‘If the Measure is rejected the effect of Standing Order 61(d) is that it cannot be considered again on the First Consideration Stage in the same form until a new Synod comes into being unless the Presidents, the Prolocutors and the Chairman and Vice-Chairman of the House of Laity give permission for such a motion to be moved and make a report in writing to the Synod setting out a summary of the case for reconsideration and their reasons for giving such permission.”

However, whilst the Synod procedure is based on its Standing Orders and has a clear mechanism to override the bar, the Commons bar is based on “practice of the House”; and, so far as we are aware, the only way to override the Speaker’s ruling would be to table – and carry – a motion that the ruling in question “be not cited nor drawn into precedent”.

New Head of Church of England Legal Office appointed

The Church of England has announced the appointment of the Revd Alexander McGregor as new Head of its Legal Office and Chief Legal Adviser to the Archbishops’ Council and the General Synod. He is currently Deputy Head of the Legal Office and will commence the new role after Easter 2019. He has held his current role for ten years, in addition to which he took on the responsibility of Deputy Official Solicitor to the Church Commissioners in 2017.

Legislative Reform (Patronage of Benefices) Order 2019

This draft Legislative Reform Order is laid on the instruction of the Archbishops’ Council. The draft order, with an explanatory document, is laid before General Synod pursuant to section 5(1) of the Legislative Reform Measure 2018. The draft order and explanatory document have been published on the General Synod website as required by Standing Order 69A(4)(a). It has also been circulated to Synod Members by e-mail.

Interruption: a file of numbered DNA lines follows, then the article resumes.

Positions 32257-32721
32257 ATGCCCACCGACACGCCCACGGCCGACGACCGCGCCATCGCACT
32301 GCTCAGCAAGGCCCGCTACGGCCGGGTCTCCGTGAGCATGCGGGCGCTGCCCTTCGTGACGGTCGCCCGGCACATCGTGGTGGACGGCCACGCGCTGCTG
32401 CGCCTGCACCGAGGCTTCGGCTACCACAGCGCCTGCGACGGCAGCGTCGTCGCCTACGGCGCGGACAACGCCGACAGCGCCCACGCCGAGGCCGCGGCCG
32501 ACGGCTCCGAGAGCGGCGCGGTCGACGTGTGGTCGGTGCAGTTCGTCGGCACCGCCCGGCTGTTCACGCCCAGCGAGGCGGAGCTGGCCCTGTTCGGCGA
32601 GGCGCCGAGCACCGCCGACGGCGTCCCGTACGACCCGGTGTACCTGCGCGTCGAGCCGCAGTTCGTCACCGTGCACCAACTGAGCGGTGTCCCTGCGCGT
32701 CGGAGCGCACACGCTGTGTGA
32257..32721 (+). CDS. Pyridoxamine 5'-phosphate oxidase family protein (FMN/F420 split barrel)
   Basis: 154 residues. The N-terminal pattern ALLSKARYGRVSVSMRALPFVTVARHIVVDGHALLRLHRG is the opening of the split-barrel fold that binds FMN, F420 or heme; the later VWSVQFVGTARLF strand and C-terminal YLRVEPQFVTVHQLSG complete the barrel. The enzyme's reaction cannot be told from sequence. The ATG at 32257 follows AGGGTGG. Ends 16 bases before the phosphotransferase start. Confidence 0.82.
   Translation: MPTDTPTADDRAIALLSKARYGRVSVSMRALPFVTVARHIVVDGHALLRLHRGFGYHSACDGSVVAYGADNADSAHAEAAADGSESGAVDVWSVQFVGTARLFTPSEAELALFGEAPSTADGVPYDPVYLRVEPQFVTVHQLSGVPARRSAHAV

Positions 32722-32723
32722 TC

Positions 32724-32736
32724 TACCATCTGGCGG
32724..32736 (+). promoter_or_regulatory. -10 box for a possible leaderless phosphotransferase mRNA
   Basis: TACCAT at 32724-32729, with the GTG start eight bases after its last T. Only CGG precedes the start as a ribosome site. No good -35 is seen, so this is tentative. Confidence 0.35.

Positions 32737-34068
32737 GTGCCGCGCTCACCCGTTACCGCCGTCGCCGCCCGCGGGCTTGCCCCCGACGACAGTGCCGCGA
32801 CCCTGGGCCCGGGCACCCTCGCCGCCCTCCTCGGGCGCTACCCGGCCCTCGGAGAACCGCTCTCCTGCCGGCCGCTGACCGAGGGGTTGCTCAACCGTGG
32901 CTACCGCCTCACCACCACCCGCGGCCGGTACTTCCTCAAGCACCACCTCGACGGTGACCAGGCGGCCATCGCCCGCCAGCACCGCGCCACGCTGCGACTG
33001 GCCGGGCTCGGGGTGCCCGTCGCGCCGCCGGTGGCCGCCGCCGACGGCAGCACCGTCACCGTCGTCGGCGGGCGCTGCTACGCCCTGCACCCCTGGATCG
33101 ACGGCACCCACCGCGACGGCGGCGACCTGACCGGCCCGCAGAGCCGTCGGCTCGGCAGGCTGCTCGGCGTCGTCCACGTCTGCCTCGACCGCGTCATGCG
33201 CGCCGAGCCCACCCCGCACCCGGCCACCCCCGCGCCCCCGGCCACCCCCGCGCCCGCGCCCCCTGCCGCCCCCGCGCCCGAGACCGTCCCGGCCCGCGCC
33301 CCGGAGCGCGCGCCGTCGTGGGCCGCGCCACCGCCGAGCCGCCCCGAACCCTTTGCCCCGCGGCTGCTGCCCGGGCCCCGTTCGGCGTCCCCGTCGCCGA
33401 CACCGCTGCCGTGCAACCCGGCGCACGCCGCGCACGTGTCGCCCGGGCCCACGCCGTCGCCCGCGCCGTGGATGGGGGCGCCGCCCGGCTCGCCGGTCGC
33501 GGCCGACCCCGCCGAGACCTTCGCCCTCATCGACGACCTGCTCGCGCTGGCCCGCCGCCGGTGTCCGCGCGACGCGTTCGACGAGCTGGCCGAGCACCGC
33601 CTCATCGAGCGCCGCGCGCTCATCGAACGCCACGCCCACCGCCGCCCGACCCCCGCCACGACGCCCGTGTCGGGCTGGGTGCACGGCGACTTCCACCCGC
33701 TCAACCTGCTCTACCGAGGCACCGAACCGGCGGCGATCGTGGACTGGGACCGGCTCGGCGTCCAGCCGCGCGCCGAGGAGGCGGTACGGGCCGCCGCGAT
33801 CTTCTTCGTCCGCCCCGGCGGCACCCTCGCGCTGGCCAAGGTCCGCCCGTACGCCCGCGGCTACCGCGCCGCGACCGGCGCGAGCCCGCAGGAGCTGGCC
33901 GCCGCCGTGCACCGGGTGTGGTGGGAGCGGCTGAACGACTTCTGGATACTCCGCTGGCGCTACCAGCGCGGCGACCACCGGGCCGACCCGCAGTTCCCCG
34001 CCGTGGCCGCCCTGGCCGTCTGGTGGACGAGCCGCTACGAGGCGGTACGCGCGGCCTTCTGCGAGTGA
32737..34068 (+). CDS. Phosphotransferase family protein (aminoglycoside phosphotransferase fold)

This draft Order is subject to the procedure provided for in ss.6 and 7 of the Measure and in Standing Orders 69A to 69I, and automatically stands referred to the Scrutiny Committee. Under Standing Order 69E, a member or other person may make representations on it to the Scrutiny Committee within the period of 35 days after the day on which the draft order is laid (for ease of reference this will be Thursday 25 April).

In addition, a new FAQs document has been produced, which answers a number of questions regarding the Church’s Simplification progress to date.

Thanks to David Lamming for bringing the above two items to our attention. 

Quick links

And finally…I

On Monday ITV reported, “Norfolk church vandalised over Bell-ringing practice“. The words ‘No bells’ have been sprayed on a side door of St Nicholas Chapel in King’s Lynn in response to the weekly evening ringing practice sessions being held there. The church is the country’s largest chapel of ease and was reopened in 2015 after a £2.7M conservation and regeneration project.

The consistory court in the north-west corner of the chapel is a very rare survival, dating from 1617. From the Guide Book (page 24), it appears that the court is not dissimilar to that of St Peter, Carmarthen, shown in the photograph. Among the Things to see and do suggested by the Churches Conservation Trust is “Explore the Consistory Court and delve into the dress up box to pass judgements on your friends and family” – who could resist? (And just in case you’re wondering what the faculty jurisdiction has to do with your family, there was a time when the jurisdiction of the consistory courts was much wider than it is now.

And finally…II